Treatment Response Through week 48* chart

Figure 1 Treatment Response Through Week 48*, AI454-152

○● didanosine + stavudine + nelfinavir, n= 258

∆▲ zidovudine/lamivudine + nelfinavir, n= 253

*Percent of patients at each time point who have HIV RNA <400 or <50 copies/mL and do not meet any criteria for treatment failure (eg, virologic failure or discontinuation for any reason).

Table 7: Outcomes of Randomized Treatment Through Week 48, AI454-152
Percent of Patients with HIV RNA <400 copies/mL (<50 copies/mL)
Outcomedidanosine+
stavudine+
nelfinavir
n=258
zidovudine/
lamivudinea+
nelfinavir
n=253
Responderb, c55% (33%)56% (33%)
Virologic failured22% (45%)21% (43%)
Death or discontinued due to disease progression1% (1%)2% (2%)
Discontinued due to adverse event6% (6%)7% (7%)
Discontinued due to other reasonse16% (16%)15% (16%)
aZidovudine/lamivudine combination tablet.
bCorresponds to rates at Week 48 in Figure 1.s decision, never treated, and other reasons.
cSubjects achieved and maintained confirmed HIV RNA <400 copies/mL (<50 copies/mL)
dIncludes viral rebound at or before Week 48 and failure to achieve confirmed HIV RNA <400 copies/mL (<50 copies/mL) through Week 48.
eIncludes lost to follow-up, subject's withdrawal, discontinuation due to physician

History

There is currently no drug history available for this drug.

Other Information

Didanosine delayed-release capsules are an enteric-coated formulation of didanosine, (ddl), a synthetic purine nucleoside analogue active against the Human Immunodeficiency Virus (HIV). Didanosine delayed-release capsules, containing enteric-coated pellets, are available for oral administration in the strengths of 200 mg, 250 mg, and 400 mg of didanosine. The inactive ingredients include croscarmellose sodium, hydroxypropyl cellulose, hypromellose, methacrylic acid copolymer dispersion, microcrystalline cellulose, polydextrose, polyethylene glycol, silicon dioxide, sodium hydroxide, talc, titanium dioxide, triacetin and triethyl citrate.The capsule shell contains FD&C blue no.1, gelatin, and titanium dioxide.The 200 mg capsule shell also contains D&C red no. 33, and FD&C yellow no. 6. The 250 mg capsule shell also contains D&C red no. 28. The 400 mg capsule shell also contains D&C red no.33, and FD&C yellow no. 6. The edible imprinting ink contains D&C yellow no. 10 aluminum lake, FD&C blue no. 1 aluminum lake, FD&C blue no. 2 aluminum lake, FD&C red no. 40 aluminum lake, iron oxide, propylene glycol and shellac glaze.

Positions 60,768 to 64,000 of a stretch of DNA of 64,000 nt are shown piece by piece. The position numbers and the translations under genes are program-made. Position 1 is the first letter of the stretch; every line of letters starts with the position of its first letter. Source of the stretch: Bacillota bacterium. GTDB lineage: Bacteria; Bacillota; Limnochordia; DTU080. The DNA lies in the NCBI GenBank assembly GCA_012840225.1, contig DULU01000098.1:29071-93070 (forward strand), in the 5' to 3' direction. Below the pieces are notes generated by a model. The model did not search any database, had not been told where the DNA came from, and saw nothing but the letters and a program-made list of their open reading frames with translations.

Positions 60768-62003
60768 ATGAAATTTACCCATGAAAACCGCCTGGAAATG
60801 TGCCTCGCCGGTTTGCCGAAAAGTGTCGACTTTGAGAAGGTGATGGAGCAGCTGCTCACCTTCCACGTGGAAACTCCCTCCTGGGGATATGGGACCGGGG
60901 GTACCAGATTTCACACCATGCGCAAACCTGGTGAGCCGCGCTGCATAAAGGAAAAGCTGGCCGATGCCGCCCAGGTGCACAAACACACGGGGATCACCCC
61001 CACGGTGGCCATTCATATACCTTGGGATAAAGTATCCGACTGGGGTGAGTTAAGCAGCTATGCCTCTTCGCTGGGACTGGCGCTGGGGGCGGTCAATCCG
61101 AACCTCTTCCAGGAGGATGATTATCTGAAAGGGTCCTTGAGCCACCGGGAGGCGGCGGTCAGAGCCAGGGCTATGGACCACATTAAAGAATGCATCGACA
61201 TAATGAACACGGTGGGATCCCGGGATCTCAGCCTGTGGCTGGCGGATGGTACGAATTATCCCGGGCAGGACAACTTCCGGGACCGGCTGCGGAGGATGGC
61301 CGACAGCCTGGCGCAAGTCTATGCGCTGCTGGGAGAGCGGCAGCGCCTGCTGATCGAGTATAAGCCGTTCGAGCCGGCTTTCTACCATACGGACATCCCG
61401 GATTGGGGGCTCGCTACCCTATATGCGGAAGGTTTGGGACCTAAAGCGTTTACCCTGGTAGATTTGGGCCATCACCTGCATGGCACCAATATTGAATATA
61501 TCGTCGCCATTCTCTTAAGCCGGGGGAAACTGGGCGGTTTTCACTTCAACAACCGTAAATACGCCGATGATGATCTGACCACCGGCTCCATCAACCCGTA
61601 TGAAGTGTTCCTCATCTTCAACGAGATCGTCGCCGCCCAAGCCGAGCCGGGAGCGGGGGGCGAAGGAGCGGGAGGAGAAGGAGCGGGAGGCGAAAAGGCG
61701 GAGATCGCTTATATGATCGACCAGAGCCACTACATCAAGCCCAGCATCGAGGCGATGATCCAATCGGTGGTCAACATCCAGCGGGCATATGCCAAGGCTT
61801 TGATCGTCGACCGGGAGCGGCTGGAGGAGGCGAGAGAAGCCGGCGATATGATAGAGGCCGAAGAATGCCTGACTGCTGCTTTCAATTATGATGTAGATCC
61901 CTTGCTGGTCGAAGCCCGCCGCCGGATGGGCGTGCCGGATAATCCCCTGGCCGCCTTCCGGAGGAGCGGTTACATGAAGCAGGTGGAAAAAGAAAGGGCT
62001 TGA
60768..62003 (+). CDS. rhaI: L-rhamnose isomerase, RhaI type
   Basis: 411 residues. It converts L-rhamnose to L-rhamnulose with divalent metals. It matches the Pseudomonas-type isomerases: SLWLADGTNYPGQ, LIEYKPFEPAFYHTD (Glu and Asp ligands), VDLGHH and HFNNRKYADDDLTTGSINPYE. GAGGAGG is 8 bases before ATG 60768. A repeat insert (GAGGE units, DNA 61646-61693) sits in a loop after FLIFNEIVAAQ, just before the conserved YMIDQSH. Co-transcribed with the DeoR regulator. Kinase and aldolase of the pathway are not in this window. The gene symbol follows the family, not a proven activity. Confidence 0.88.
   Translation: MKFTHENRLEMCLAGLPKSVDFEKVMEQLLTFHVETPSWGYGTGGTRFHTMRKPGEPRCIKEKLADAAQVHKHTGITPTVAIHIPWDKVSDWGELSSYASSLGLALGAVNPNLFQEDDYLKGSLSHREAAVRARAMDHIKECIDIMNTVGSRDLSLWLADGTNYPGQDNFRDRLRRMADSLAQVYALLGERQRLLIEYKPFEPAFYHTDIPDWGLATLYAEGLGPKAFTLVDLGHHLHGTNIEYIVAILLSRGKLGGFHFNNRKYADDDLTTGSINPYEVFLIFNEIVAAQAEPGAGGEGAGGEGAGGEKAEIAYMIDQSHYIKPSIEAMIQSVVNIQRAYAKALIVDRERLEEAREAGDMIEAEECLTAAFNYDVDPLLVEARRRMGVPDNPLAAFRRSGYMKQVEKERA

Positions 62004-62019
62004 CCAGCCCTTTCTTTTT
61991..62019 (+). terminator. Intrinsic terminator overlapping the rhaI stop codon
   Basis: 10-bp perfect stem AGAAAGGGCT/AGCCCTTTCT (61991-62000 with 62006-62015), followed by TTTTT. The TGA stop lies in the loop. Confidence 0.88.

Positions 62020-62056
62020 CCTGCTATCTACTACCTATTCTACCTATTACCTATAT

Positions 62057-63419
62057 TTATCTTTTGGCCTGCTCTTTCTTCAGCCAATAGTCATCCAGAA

The chemical name for didanosine is 2', 3'-dideoxyinosine. The structural formula is:

Didanosine structural formula

Didanosine is a white crystalline powder with the molecular formula C10H12N4O3 and a molecular weight of 236.2. The aqueous solubility of didanosine at 25° C and pH of approximately 6 is 27.3 mg/mL. Didanosine is unstable in acidic solutions. For example, at pH < 3 and 37° C, 10% of didanosine decomposes to hypoxanthine in less than 2 minutes. In didanosine delayed-release capsules, an enteric coating is used to protect didanosine from degradation by stomach acid.

Didanosine Manufacturers


  • American Health Packaging
    Didanosine Capsule, Delayed Release [American Health Packaging]
  • American Health Packaging
    Didanosine Capsule, Delayed Release [American Health Packaging]
  • State Of Florida Doh Central Pharmacy
    Didanosine Capsule, Delayed Release Pellets [State Of Florida Doh Central Pharmacy]
  • Aurobindo Pharma Limited
    Didanosine Capsule, Delayed Release [Aurobindo Pharma Limited]
  • Mylan Pharmaceuticals Inc.
    Didanosine (Didanosine Enteric-coated Beadlets) Capsule, Delayed Release [Mylan Pharmaceuticals Inc.]
  • Physicians Total Care, Inc.
    Didanosine Capsule, Delayed Release Pellets [Physicians Total Care, Inc.]
  • Barr Laboratories Inc.
    Didanosine Capsule, Delayed Release Pellets [Barr Laboratories Inc.]